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Churches seek ways to bridge cultural divide

By Sherry Koonce skoonce@news-journal.com
Sept. 23, 2012 at 11 p.m.

The congregation of Mt. Olive went visiting Sunday, taking their service to another church to share God's word in message and song and to bridge a gap between two cultures.

For 22 years, the congregations of Longview's Mt. Olive Baptist Church, a predominantly black church at 306 S. Martin Luther King Jr., Blvd., and First Christian Church, a predominantly white church at 720 N. Sixth St., have met jointly in an effort to improve race relations.

"In 1990 we started our relationship with Mt. Olive, and it's been wonderful," Bob Terrell, 85, said.

Terrell, a First Christian Church member since 1954, is one of the organizers of the Bridges Project. Originally started by the City of Longview, the project paired churches from different races in hopes of bridging cultural gaps.

"I think that people who don't have friends of other races are missing out," Terrell said.

At Sunday's evening service, youth from both churches combined to make one choir, and sang songs familiar to both churches. Mt. Olive's pastor, the . J.D. Palmer, delivered the sermon.

That's the way the two churches have done things for years.

The visiting church is in charge of services, and the other church usually provides a meal, Terrell said.

"I love it. If we can't get together down here, how are we going to get together in heaven?," said Jenita Williams, Mt. Olive's music minister.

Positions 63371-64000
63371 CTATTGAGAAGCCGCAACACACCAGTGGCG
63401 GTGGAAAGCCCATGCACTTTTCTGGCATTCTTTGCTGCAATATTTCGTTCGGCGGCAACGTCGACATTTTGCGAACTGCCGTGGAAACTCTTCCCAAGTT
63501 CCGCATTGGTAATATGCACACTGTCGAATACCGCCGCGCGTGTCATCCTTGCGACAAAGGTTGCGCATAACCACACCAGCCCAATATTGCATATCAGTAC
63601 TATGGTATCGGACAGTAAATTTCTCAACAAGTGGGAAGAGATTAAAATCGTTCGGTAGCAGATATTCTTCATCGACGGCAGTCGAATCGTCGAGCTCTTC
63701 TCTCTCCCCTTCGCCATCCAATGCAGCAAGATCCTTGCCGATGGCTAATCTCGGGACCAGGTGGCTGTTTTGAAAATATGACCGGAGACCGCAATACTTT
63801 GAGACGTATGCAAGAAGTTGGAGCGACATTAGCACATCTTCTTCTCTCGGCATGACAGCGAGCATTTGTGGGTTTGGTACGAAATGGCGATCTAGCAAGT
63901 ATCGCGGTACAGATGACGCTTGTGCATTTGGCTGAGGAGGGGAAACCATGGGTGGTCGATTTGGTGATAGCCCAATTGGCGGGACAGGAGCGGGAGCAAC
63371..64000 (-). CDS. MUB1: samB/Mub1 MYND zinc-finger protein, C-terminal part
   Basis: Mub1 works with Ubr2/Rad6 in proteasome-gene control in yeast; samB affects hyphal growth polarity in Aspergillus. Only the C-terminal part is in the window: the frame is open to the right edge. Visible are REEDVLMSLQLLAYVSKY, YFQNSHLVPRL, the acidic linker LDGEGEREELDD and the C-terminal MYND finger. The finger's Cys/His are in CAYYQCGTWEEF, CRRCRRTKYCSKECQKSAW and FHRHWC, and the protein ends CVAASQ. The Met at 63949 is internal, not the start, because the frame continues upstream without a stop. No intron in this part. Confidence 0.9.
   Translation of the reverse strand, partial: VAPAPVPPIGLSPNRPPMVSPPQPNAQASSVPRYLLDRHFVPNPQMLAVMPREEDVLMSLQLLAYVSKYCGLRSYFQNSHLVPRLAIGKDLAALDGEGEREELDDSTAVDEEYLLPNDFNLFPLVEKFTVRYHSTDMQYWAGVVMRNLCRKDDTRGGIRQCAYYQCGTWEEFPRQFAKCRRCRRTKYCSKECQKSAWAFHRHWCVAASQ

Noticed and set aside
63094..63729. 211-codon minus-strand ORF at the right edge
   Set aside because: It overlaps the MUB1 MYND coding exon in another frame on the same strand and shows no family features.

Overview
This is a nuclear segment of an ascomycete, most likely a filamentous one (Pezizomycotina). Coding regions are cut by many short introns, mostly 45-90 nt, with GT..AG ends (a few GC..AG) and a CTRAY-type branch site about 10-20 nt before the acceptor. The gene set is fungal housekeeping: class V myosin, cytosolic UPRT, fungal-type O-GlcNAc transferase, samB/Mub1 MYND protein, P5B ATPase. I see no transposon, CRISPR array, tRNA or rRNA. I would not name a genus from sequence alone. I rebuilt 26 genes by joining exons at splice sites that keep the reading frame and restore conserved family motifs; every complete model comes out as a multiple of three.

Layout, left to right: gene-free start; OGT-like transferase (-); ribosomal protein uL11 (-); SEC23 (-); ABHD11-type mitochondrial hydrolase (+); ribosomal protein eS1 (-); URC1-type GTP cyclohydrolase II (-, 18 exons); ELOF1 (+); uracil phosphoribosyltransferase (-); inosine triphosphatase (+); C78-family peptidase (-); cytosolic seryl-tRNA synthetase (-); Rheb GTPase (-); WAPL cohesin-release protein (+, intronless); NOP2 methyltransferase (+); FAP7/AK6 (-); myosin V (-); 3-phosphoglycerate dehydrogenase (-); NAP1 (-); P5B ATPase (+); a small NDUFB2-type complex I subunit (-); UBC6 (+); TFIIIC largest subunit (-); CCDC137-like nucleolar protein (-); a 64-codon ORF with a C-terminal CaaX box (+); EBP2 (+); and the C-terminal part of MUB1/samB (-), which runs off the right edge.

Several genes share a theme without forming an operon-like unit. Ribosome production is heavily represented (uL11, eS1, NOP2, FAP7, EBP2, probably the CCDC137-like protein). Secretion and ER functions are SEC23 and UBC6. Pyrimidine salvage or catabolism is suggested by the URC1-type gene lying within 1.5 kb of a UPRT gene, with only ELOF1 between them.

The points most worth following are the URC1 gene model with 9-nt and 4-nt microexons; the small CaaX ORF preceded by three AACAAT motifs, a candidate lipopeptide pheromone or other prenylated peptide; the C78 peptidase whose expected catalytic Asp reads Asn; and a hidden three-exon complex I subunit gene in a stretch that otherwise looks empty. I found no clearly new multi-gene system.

Oscar Partner, 66, has been a Mt. Olive member for 17 years. He's grown accustomed to the joint fellowship, and finds it commonplace today, but said that was not always the case.

"Oh, there was a time when I would not have imagined blacks and whites going to church together," he said. "I am glad to see this, we need more of this," he said.

While the two groups are working to bridge the cultural divide, there are still glaring differences, 88-year-old June Green noted.

"Well, they (Mt. Olive) have more enthusiasm in their church. We are stuffy, while they express their joy better. When they come over here, we do loosen up a bit," Green said.

Kasey Whitenack, 11, said she always looks forward to the joint service, especially the song service.

"It's really fun to start singing gospel music," she said. "I think it is really cool that both churches can come together," Whitenack said.

The Sunday night fellowship won't be the group's last time to meet. Typically, they have joint services at least twice a year, work on charitable projects together throughout the year, and sometimes take trips together.

"It's been a great opportunity and a meaningful way for Christians to come together, and has been very genuine and rewarding," Margaret Parker, Mt. Olive member, said.

"Friendships have certainly developed."



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